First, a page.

Men's soccer notebook: (Lack of) scoring continues to hurt UConn

The men's soccer team lost to the Fighting Irish on Saturday, Sept. 2. Notre Dame scored late in the second half to win the game. Photo by Jon Sammis, Grab Photographer/Daily Campus

The men's soccer team lost to the Fighting Irish on Saturday, Sept. 2. Notre Dame scored late in the second half to win the game. Photo by Jon Sammis, Grab Photographer/Daily Campus

“It’s inexcusable for us to lose that game,” said Ray Reid after the 1-0 loss to No. 9 Notre Dame on Saturday night.

And for good reason. The Huskies dominated the game in incredible fashion but still lost and now are 1-2 on the season.

“We’re in the business of winning and these guys need to learn how to win,” Reid said.

This game followed a similar pattern for the Huskies, a lot of chances created, good pace and a solid defense led by redshirt sophomore Nkosi Burgess and freshman Blaise N’gague.

N’gague, a midfielder, had to step into the center back position in place of junior Jacob Hauser-Ramsey, who was rested for a minor muscular problem.

But when it was time to score, the Huskies fell short and the story of the first three matches repeated itself. They outshot the Irish 10-4 and they had eight corners to Notre Dame’s three.

Early on, the match looked like it was headed for extra time for the third consecutive time to start the season, until Notre Dame’s Jeff Farina got the ball from Jack Casey to score the lone goal that would sink the Huskies.

“The game is about scoring and stopping goals,” Reid said, with a frustrated face at the press conference.

UConn has outshot their opponents 37-11 but has only scored one goal. That one goal came in overtime.

Obviously their goal scoring drought has nothing to do with the lack of chances. From right back, redshirt junior Dylan Greenberg to freshman sensation Austin DaSilva, the team is constantly generating chance after chance.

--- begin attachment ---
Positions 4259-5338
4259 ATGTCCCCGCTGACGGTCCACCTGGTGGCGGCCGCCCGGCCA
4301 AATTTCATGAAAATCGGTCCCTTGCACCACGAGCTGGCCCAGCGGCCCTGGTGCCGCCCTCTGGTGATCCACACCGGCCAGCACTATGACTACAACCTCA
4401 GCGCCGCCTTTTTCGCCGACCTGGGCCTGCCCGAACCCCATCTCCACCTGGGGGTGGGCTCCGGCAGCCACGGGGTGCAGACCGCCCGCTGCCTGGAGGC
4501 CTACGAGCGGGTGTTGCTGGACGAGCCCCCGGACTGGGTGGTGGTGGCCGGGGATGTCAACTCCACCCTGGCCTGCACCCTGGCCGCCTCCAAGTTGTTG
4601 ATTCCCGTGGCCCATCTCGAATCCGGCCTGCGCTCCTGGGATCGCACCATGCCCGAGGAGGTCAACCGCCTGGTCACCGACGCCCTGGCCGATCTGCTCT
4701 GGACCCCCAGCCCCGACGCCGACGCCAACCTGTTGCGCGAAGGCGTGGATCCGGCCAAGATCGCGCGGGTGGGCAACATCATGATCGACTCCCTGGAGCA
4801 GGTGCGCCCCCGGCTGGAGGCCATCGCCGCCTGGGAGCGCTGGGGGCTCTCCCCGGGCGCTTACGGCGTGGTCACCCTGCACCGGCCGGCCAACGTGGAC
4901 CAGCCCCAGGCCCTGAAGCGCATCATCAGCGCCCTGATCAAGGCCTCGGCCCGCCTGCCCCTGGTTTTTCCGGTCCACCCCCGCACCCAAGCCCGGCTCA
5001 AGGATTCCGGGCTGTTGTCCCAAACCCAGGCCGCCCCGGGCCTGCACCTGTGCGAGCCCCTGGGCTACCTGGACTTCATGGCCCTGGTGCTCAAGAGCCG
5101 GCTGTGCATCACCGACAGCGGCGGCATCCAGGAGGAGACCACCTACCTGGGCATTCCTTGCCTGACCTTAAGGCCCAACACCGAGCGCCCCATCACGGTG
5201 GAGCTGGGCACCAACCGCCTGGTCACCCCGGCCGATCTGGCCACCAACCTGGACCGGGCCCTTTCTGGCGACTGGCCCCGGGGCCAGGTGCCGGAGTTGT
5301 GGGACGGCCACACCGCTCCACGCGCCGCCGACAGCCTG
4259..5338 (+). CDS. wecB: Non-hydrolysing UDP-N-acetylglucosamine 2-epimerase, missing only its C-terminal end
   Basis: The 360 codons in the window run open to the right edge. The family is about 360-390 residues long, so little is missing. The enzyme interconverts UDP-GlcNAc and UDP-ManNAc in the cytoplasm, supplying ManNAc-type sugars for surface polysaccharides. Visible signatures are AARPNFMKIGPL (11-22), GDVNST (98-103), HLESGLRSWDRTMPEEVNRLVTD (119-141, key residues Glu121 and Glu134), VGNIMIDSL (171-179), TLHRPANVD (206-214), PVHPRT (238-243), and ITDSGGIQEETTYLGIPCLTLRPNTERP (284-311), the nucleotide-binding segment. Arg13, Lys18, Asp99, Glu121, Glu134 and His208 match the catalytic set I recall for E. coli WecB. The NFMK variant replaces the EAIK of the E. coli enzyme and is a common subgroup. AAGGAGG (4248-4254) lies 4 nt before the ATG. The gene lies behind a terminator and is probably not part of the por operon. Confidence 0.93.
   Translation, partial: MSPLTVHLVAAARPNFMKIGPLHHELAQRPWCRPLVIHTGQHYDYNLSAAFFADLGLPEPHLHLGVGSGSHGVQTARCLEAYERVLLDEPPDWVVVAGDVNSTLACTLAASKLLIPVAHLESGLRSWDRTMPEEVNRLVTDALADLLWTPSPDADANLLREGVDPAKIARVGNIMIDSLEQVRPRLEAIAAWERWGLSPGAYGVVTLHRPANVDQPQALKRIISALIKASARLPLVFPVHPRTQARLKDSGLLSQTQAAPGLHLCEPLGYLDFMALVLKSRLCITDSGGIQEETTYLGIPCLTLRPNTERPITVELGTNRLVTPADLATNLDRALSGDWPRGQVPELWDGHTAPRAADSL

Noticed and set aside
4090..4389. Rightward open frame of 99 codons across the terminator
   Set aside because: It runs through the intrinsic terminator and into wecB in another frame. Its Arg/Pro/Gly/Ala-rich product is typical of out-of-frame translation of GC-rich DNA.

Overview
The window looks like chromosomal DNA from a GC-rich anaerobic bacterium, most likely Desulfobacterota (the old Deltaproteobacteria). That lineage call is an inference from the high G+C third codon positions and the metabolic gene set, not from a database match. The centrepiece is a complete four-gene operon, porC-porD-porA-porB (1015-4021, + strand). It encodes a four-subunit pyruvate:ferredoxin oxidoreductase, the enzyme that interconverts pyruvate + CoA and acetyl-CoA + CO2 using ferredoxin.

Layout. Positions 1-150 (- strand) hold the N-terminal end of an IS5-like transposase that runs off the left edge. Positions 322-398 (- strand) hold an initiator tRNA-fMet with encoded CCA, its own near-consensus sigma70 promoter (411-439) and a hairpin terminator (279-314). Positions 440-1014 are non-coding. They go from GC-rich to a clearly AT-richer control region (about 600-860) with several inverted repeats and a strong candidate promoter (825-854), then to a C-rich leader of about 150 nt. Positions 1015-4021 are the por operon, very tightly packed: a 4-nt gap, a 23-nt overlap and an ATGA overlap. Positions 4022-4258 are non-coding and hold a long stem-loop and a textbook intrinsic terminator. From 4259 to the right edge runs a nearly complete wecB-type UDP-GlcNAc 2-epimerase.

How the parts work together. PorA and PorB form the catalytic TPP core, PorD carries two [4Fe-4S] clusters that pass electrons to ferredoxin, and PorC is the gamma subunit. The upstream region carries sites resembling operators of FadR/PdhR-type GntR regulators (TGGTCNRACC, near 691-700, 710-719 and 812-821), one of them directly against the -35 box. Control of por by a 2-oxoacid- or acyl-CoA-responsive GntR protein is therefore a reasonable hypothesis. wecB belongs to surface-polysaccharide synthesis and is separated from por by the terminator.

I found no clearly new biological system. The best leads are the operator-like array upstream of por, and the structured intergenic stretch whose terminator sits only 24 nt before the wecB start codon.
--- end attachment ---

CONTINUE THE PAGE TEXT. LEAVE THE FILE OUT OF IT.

Sophomore Niko Petridis made run after run, wreaking havoc on Notre Dame’s left back, who couldn’t take a second to relax and that was a good thing. Unfortunately, the last pass for a goal never came.

On the other side Greenberg’s explosiveness and flashy moves made the crowd roar and helped to keep the ball almost all the time in Notre Dame’s own half.

The team just couldn’t get the ball in the back of the net.

Freshman Josh Burnett was doing his part as a playmaker and even if he had a quiet night, junior Abdou Mbacke Thiam was moving well between defenders and had a very clear chance moments after Notre Dame scored.

Some shots went wide, others barely missed the post or flew away from the goal.

By this time last year, UConn had already scored five goals, but allowed three.

“This is the best defense I’ve played with in my five years here,” redshirt senior goalkeeper Scott Levene said.  

While this might be the Huskies best defense in years, if the team doesn’t start scoring goals, the season might be a long one for players and fans alike.

Until the scoring issue is resolved, a single mistake may be the only thing opponents need to get past UConn, as the Fighting Irish did on Saturday night.

It might have been unfair and undeserved but at the end, the most important part of this game is to score more than your opponent.


Daniela Marulanda is a campus correspondent for The Daily Campus. She can be reached via email at daniela.marulanda@uconn.edu.